The percentage of women is still decreasing at each ascending rung of the career ladder. The Netherlands has 53.9% women graduates, 43% women PhD’s and 41.8% women assistant professors. These percentages are relatively close together. The percentage then drops considerably to 28.4% women associate professors and 23.1% women professors.
The good news is that the percentage of women professors has experienced the greatest growth in 1 year ever (20.9% to 23.1%), but the percentage of women associate professors however is decreasing for the first time (28.6% to 28.4%). This seems to be a direct effect of the Westerdijk Talent Impuls, with 100 ‘extra’ appointments of women professors taking place between February 2017 and February 2018.’
We see a strong increase among men in the age category 55-65 years and a decrease in the age category up to 55 years. This means that in the upcoming years there will be a large outflow of men leaving due to retirement (emeritaat); This offers great opportunities for appointing women to these positions. The LNVH estimates that 77% of the outflow due to retirement (men and women) can be replaced by women associate professors with 'professor potential'.
The share of women professors has increased at almost all Dutch universities. However, the listing in the ranking does not say everything. It is important to look at the growth that percentages of women professors experienced per institution ultimo 2017 – ultimo 2018. 7 of the 14 universities show a higher growth percentage than the average growth percentage of 2.2 percentage points. Highlight: Maastricht University (5.2), the Open University (4.2), Utrecht University (3.0) and also Eindhoven University of Technology and the University of Twente with 2.8 percentage points.
The Netherlands scores poorly in Europe with a share of 23.1% women professors. We are listed 24th out of 28 EU countries, just above Belgium, Luxembourg, the Czech Republic and Cyprus.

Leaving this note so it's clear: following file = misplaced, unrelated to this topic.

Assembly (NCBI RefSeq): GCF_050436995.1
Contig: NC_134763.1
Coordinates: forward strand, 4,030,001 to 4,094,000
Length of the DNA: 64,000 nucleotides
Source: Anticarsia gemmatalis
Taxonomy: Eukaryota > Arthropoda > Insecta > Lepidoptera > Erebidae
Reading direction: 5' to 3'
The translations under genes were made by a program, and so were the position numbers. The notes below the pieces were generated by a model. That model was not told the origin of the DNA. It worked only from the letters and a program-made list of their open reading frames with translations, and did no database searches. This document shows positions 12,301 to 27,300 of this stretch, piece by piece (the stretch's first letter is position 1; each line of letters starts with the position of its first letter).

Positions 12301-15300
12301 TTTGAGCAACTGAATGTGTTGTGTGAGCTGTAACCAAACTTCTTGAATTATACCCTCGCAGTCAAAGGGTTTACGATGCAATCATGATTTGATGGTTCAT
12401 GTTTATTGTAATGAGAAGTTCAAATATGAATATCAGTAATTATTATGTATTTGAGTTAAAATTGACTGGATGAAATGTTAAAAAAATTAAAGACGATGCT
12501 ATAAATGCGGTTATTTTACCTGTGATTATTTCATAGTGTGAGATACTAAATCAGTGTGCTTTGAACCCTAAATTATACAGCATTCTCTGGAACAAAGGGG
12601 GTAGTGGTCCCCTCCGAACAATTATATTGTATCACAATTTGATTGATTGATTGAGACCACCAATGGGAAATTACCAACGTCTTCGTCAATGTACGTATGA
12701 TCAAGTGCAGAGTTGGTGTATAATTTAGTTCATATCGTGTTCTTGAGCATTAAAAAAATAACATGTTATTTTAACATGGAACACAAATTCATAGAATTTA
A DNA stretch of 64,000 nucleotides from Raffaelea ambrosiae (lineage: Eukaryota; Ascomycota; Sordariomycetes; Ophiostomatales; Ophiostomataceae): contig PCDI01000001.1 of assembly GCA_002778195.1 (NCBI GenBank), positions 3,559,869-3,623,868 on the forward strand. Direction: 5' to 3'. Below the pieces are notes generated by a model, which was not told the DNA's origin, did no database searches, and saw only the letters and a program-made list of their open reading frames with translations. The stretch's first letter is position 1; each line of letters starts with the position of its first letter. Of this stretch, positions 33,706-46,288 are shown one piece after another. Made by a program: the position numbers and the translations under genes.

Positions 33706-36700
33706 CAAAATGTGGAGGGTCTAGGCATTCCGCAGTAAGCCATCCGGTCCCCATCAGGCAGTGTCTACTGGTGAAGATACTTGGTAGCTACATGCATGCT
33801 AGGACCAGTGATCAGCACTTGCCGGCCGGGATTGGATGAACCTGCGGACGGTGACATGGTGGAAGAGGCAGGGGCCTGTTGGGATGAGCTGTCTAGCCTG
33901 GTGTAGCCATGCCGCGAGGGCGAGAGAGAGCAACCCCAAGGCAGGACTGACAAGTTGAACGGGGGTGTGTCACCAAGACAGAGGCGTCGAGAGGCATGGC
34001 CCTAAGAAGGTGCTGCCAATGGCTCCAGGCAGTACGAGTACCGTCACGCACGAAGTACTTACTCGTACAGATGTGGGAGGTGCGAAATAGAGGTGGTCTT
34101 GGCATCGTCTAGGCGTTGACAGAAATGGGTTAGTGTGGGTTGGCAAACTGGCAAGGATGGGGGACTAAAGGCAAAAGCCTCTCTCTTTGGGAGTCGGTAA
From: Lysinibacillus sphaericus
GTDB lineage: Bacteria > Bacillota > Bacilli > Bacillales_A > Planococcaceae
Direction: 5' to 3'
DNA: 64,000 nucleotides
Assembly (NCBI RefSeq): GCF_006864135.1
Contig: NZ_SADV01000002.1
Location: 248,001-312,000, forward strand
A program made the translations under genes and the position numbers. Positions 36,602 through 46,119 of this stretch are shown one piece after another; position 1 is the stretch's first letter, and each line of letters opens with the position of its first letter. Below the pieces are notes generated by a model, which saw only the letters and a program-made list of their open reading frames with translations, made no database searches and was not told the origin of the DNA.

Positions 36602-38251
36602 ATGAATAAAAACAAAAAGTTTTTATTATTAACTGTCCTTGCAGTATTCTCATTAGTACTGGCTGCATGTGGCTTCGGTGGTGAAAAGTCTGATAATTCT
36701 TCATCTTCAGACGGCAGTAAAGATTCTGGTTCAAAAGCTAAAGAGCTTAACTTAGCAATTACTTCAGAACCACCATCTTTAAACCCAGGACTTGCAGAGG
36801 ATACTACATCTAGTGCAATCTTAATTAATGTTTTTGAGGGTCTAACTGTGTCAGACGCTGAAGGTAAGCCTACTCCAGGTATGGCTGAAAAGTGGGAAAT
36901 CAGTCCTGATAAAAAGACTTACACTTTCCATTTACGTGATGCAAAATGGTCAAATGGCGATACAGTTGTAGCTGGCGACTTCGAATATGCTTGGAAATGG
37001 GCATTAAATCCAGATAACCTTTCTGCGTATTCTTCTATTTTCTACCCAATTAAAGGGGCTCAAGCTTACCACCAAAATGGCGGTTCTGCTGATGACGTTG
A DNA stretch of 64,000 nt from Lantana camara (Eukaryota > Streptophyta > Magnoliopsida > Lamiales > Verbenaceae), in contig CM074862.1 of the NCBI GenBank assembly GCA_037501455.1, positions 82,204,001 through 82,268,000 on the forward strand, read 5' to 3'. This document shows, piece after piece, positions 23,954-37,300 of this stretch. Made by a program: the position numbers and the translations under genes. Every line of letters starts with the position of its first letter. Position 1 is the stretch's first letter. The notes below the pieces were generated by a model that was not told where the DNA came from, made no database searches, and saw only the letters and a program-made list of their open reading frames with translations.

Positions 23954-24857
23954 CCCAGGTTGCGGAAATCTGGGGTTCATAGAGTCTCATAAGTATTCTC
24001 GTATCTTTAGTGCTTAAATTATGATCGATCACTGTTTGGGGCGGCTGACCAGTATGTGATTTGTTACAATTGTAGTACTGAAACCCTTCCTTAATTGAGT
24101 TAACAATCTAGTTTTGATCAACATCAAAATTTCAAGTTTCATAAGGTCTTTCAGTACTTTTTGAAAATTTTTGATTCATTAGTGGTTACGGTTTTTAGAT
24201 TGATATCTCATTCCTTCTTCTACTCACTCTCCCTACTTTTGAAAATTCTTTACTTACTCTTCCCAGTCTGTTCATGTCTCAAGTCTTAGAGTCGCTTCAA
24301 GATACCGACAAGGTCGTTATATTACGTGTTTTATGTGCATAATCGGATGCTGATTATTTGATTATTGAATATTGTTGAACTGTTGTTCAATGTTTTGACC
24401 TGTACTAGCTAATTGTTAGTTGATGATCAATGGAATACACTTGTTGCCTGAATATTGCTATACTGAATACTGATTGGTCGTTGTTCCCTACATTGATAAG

If the percentages of women professors continue to increase with the current pace of growth, we will achieve a proportional m/f ratio among professors at the end of 2042. Last year this forecast was still at 2048. The critical mass minimum of 30% could potentially be reached in 2025.
The Dutch Network of Women Professors (LNVH) is a center of expertise in gender diversity and a lobby and network organization (of over 1400 women associate and full professors), aiming at a proportionate representation of women in academia. To this extend, the LNVH publishes a yearly Women Professors Monitor. The Monitor offers insight into the current ratio of men to women in academia and an overview of the current percentages of male and female professors and in management positions at Dutch academic organizations, university medical centers and other academic organizations. The Monitor forms the foundation for policy measures on gender diversity. It incites action and gives insight into where the obstacles are in the still inadequate flow of women to the top. Click here for previous Monitors.